Book private tuition from one of the pro-golfers at The Colin Montgomerie Golf Academy, the patient and friendly staff give great advice for experienced golfers and novices alike. They will take you through all aspects of your game, and even record your swing from three different angles then play it back to you in a high tech studio to tell you what you’re doing wrong.

Royal Troon is another obvious golfing delight, but there are plenty of other courses, including some excellent links ones, for players of every ability.

For the golf widows, the Westin Turnberry has a fantastic day spa open to non-residents.

You can’t visit the Ayrshire coast without noticing an oddly shaped rock in the Firth of the Clyde. Ailsa Craig has been described as “a huge bread roll floating out to sea”, but is in fact an eroded lump of blue-tinted granite and basalt volcanic remnant positioned roughly halfway between Glasgow and Belfast, earning it the nickname ‘Paddy’s Milestone’. It’s now a bird sanctuary and taking a cruise on the MV Glorious (01465 713 219) is a great way to get close the gannet and puffin colonies that reside there. It’s even possible to land if the sea is calm.

To get to Arran head for the pretty harbour town of Ardrossan. From Prestwick Airport it’s an easy 25 minute drive north or you can take the train, with services running regularly up to Kilwinning where you can change for a harbour service. The station is only metres away from the ferry terminus and train departures and arrivals are co-ordinated with ferry times.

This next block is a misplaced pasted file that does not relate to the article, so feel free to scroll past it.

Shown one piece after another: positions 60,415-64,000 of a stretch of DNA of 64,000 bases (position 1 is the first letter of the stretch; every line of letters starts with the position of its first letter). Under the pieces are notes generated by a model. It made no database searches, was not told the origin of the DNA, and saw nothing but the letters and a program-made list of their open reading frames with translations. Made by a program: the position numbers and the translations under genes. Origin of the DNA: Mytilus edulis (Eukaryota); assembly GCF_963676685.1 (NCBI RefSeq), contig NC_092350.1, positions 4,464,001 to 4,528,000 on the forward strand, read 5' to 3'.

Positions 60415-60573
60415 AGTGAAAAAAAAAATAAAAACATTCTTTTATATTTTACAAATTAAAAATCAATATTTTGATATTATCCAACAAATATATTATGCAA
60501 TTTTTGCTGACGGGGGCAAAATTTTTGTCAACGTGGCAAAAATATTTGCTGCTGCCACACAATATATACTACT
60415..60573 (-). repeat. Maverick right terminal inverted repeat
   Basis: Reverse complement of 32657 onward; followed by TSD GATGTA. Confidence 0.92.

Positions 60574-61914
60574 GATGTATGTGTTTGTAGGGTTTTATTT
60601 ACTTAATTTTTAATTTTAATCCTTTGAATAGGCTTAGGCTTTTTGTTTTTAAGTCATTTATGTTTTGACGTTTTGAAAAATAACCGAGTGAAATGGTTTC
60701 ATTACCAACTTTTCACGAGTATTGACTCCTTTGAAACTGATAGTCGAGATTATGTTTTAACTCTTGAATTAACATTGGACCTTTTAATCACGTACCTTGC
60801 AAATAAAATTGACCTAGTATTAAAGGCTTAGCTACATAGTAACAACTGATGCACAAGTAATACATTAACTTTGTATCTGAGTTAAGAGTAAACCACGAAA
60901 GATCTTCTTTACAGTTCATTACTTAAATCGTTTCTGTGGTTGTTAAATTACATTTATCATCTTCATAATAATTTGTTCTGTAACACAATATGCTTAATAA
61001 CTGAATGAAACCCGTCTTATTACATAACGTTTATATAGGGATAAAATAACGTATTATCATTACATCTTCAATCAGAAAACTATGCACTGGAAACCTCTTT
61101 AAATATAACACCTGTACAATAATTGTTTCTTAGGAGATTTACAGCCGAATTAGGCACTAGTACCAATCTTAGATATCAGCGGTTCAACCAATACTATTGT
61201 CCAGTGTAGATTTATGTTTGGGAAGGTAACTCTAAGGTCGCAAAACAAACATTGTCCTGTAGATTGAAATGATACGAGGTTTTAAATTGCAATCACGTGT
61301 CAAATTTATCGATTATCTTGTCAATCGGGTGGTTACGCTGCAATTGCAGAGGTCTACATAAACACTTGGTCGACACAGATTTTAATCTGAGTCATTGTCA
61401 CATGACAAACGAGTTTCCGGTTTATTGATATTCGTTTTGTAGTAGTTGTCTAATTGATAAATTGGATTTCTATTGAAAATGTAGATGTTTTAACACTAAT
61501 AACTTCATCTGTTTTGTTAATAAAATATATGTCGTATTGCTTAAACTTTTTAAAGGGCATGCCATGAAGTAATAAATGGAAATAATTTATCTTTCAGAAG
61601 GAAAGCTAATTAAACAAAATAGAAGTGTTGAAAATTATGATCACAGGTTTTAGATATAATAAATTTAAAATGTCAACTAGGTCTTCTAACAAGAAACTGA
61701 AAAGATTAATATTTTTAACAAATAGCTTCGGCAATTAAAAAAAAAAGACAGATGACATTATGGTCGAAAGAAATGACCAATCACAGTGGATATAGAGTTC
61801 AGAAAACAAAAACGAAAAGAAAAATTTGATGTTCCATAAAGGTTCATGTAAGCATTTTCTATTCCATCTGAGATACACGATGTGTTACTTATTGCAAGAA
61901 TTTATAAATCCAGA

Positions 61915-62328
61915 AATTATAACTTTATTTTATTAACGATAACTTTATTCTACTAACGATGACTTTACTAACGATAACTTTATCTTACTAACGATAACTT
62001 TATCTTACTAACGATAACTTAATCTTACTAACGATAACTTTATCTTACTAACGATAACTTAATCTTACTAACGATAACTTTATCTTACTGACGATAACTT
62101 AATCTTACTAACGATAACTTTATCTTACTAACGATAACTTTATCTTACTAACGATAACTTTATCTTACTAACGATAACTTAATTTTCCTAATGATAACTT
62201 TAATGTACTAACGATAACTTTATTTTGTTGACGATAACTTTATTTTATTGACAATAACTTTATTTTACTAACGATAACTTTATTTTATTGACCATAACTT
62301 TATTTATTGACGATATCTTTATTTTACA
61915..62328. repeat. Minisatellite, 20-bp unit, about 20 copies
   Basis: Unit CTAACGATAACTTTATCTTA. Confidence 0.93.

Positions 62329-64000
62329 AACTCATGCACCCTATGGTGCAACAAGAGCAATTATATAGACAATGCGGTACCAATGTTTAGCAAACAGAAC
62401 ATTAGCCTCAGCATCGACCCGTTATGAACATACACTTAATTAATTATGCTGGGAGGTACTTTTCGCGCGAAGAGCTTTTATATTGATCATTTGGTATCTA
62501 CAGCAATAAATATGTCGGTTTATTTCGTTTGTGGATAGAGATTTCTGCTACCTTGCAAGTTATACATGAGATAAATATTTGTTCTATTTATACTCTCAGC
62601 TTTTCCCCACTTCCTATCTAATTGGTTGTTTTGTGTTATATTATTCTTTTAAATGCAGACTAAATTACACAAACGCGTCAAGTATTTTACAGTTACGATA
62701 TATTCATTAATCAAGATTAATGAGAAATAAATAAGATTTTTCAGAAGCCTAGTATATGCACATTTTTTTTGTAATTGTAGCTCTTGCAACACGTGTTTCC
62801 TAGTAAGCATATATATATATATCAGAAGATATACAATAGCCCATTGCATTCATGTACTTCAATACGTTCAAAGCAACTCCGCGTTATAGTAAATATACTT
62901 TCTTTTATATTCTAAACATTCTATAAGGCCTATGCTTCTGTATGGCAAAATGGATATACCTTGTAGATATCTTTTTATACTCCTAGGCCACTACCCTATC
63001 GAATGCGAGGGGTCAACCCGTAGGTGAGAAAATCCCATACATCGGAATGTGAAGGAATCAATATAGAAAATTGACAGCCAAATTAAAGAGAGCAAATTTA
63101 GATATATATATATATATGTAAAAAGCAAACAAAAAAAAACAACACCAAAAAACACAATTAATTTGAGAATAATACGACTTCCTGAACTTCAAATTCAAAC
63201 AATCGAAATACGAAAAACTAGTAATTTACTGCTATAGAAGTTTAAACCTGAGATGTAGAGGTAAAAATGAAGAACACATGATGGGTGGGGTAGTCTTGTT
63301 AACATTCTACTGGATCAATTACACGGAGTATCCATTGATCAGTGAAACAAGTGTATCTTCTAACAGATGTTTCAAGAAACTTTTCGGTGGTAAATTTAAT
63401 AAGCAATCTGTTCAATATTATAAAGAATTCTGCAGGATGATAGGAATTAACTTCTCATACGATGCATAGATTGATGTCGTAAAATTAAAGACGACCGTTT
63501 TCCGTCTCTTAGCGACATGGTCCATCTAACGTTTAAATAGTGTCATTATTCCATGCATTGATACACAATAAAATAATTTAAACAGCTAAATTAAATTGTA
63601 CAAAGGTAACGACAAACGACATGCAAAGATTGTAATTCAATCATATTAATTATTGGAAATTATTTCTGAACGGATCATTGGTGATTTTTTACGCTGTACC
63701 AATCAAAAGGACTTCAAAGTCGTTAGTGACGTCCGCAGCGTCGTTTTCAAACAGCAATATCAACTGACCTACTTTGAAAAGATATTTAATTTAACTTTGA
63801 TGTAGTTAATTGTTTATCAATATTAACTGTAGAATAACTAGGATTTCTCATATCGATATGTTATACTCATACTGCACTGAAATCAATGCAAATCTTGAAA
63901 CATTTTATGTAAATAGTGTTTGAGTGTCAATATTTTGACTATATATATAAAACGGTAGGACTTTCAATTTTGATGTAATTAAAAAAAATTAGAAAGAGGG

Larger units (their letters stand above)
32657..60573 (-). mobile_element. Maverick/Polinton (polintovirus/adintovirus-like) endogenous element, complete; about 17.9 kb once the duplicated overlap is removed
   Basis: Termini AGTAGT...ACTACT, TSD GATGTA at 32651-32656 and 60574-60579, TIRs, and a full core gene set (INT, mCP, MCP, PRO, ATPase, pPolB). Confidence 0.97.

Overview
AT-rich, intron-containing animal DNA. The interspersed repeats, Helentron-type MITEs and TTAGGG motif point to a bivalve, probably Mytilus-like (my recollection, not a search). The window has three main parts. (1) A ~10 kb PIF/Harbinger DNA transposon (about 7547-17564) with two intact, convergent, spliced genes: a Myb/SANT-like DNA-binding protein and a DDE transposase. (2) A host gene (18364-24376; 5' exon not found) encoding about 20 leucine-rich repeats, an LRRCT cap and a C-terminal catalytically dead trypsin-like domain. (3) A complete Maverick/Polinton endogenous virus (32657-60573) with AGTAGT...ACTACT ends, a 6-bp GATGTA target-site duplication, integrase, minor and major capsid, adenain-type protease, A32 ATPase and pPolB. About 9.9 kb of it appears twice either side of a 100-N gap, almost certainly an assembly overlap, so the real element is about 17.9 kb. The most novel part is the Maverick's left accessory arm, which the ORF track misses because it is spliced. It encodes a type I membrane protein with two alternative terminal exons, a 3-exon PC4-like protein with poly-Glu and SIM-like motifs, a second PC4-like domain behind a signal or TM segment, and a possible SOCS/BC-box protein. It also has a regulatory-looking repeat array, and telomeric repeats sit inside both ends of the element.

Arran is just under an hour away by Calmac ferry, and well worth the journey. It’s been described as ‘Scotland in miniature’ and that’s exactly what it is, with mountainous Highland regions in the North and flatter plain-like regions in the south. It sits in the Firth of Clyde with mainland on either side, and as a result perhaps loses some of the romance associated with the Shetlands, Orkneys or Hebrides.

But to ignore it would be a mistake. It is a stunning, lush and at times quirky place – a lifelike wooden seal on a rock in the sea anyone? And its scenery is quite breath-taking, its greenness something of a surprise.

Arran is an exciting blend of old and new, its West Scottish Gaelic roots very much in evidence, its close association with its history and culture obvious. But in its brewing and distilling businesses it has a firm eye to the future as well.

The distillery is just 10 years old and it’s purpose-built, celebrating the fact that it is one of Scotland’s youngest but established whiskyproducing centres. The distillery not only welcomes visitors but has gone out of its way to provide for them, offering comprehensive and detailed tours in a convivial atmosphere. The whisky is great too.

Arran Brewery is also making a name for itself and along with the island’s other main business, Arran Aromatics, it is helping to spread the name of the island well beyond Scottish shores.

Accommodation is reasonably priced, the island is welcoming and friendly, and the beaches impressive. And there’s plenty for visitors to do and see.

Many places claim to have 'something for everyone' but Ayrshire and Arran stand up under the tightest scrutiny. The region is steeped in history, offering Bronze Age standing stones to Medieval Viking battles and some of the best preserved castles in the United Kingdom.

Ayrshire also boasts 80 miles of unspoiled coastal scenery; the low cliffs, sandy beaches and the sheltered waters of the Firth of Clyde are highly accessible from wherever you are.

What’s more the choice of accommodation is as comprehensive as it is varied. From campsites to hostels to world renowned five star resorts, the choices are endless.